A 'River' rescue on the Schuylkill: The animal heroes of 2009

Before we put 2009 completely behind us, Philly Dawg would like to make sure that the three brave officers of Philadelphia Police Marine Unit who pulled a near-dead dog from the swirling waters of the Schuylkill River in August are not forgotten.

Ofc. Joe Curley said the unit sprung into action that day after getting a call about a dog trapped on the dam near the Art Museum. After racing up from their Delaware River base, they first tried to reach the dog by shimmying out on the dam but she was swept over the dam and got caught in the "boil," the whirlpool-like waters at the base of the falls.

"Boats get flipped over and it can kill people who get sucked in," said Curley. They tried to send in diver Bill Borbidge  - suspended by a 600 foot line - but his route to the dog was blocked by a huge tree caught in the dam.

Then the drama - all caught by Channel 6 on video - really began. 

Once trapped in the boil, the frantic dog tried to climb up the dam. The officers  circled the dog in their boat, but couldn't get close enough. While the dog, in its panic, was going the wrong way. Suddenly she got sucked under and then popped out of the boil in a calm area and they were able to snatch her from the river.

But when they pulled the dog onto the back of the boat - after 40 minutes in the river - it wasn't breathing.

"It was lifeless," said Curley. 

Ofc. Jim Jonas swiftly went to work pumping her chest. Miracle of miracles she came back to life. "It started breathing sporadically," said Curley.

Curley, whose own dog - a German Shorthaired Pointer - had recently died, said it is rare to have an episode on the river with a happy ending. The work is often not rewarding. They scoop up human bodies and dead animals all the time.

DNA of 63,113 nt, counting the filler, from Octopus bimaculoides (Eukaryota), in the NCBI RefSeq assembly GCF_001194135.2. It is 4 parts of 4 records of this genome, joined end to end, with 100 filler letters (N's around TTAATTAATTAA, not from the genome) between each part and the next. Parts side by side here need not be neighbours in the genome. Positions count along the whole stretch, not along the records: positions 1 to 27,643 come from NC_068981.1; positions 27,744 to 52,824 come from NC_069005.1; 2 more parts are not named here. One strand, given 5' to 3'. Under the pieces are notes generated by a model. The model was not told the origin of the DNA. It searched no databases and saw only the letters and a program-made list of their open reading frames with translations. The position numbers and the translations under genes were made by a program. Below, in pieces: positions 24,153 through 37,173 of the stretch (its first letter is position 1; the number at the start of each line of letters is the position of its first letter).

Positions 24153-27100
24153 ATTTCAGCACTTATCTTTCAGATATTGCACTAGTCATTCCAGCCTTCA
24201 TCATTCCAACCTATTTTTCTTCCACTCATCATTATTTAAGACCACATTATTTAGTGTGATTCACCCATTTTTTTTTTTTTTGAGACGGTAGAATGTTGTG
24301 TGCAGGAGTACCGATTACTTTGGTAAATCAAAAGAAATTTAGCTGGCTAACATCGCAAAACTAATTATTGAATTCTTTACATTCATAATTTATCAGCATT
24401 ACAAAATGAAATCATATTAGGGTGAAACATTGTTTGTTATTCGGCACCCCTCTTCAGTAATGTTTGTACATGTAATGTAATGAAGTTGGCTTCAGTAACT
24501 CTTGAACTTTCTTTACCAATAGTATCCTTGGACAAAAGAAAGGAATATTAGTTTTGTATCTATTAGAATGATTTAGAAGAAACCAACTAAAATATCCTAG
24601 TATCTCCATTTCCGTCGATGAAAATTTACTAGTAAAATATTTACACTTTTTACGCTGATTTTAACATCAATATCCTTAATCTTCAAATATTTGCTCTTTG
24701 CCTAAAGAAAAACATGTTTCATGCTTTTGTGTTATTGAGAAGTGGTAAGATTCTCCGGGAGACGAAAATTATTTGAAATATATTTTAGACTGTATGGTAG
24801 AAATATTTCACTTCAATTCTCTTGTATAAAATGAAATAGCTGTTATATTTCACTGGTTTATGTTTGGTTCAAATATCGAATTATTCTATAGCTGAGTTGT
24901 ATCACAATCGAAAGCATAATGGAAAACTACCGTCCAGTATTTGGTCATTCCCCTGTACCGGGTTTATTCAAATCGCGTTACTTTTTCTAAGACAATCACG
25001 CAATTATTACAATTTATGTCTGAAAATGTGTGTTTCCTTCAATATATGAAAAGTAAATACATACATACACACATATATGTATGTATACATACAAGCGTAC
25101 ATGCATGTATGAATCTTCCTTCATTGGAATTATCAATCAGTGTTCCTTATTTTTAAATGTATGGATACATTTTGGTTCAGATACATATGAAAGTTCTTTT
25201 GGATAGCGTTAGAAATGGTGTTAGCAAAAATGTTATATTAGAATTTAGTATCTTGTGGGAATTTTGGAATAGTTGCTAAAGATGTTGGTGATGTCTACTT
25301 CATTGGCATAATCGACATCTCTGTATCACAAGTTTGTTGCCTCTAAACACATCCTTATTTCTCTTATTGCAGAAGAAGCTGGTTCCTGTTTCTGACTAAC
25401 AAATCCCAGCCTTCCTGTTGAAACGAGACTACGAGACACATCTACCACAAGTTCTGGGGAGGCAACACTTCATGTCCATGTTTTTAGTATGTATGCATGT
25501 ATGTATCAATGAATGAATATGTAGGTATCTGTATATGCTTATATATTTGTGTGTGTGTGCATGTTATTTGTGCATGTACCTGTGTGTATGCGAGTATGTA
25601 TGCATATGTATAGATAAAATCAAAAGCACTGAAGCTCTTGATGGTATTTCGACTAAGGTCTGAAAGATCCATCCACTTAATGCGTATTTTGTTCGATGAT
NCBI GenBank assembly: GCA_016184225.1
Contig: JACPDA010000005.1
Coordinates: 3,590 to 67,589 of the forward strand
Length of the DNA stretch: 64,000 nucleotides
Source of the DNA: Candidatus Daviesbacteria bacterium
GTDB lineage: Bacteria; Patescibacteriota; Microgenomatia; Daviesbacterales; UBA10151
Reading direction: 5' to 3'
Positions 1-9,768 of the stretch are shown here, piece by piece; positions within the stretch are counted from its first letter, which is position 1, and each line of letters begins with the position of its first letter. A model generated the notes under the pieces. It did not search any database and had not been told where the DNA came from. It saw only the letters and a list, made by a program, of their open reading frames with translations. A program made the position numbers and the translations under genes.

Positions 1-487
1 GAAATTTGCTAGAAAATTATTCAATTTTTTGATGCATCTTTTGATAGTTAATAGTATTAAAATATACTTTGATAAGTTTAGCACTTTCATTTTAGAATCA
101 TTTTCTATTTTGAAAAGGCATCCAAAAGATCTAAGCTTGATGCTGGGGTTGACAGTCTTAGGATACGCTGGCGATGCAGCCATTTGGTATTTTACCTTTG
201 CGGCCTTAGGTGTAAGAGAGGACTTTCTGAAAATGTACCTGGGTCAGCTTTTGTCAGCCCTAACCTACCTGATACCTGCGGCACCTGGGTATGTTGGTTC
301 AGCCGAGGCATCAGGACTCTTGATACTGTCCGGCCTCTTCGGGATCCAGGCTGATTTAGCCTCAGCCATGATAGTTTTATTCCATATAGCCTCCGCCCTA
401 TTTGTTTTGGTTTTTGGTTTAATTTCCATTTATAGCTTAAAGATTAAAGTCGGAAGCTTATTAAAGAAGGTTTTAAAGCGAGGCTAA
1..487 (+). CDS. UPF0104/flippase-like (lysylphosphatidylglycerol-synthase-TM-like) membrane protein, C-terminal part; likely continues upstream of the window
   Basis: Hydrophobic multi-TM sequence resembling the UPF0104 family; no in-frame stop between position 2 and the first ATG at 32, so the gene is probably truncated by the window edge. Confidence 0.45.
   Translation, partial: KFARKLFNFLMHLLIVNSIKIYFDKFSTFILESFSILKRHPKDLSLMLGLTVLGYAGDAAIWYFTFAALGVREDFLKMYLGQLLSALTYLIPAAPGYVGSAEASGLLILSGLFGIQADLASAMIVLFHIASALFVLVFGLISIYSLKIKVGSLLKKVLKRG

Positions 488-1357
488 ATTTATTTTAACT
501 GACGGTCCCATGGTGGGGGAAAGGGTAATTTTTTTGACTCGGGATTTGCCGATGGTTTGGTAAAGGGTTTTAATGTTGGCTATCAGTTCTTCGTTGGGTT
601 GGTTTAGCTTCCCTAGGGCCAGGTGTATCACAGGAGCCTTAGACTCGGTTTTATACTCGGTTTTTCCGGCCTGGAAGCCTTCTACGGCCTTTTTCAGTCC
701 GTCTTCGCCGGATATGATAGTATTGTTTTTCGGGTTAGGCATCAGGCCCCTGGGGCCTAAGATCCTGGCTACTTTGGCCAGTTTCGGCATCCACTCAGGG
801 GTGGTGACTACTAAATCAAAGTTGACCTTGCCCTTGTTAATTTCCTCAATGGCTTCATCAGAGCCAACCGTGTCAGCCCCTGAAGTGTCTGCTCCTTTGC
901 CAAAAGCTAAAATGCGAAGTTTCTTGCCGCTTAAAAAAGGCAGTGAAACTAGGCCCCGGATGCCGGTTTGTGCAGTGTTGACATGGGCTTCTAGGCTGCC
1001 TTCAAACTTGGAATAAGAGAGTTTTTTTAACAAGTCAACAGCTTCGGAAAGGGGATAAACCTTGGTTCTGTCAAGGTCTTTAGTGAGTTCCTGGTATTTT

This time they brought one near-dead dog back to life. The dog, a young, female pit bull, spent two weeks at the Pennsylvania SPCA where she was treated for shock and water in her lungs, along with severe paw abrasions, from trying to climb up the concrete dam.

Tell-tale scars on her face indicated she had been used in dog-fighting and mayhave been thrown in the river intentionally, the PSPCA said.

After being nursed back to health, "River" - as she was quickly named - found a new home with a bartender at Waterworks restaurant, which is located on the banks of the Schuylkill. Derek Abrams watched River in her desperate struggle against the tide and then watched the "white knights" of the marine patrol swoop in to save her. Abrams told Channel 6, after surviving her ordeal, River deserved a life of comfort and love - a promise he said he'd deliver. 

Congratulations to Philly Dawg's Animal Heroes for 2009: Ofcs. Joe Curley, Jim Jonas and Bill Borbidge of the Philadelphia Police Marine Unit.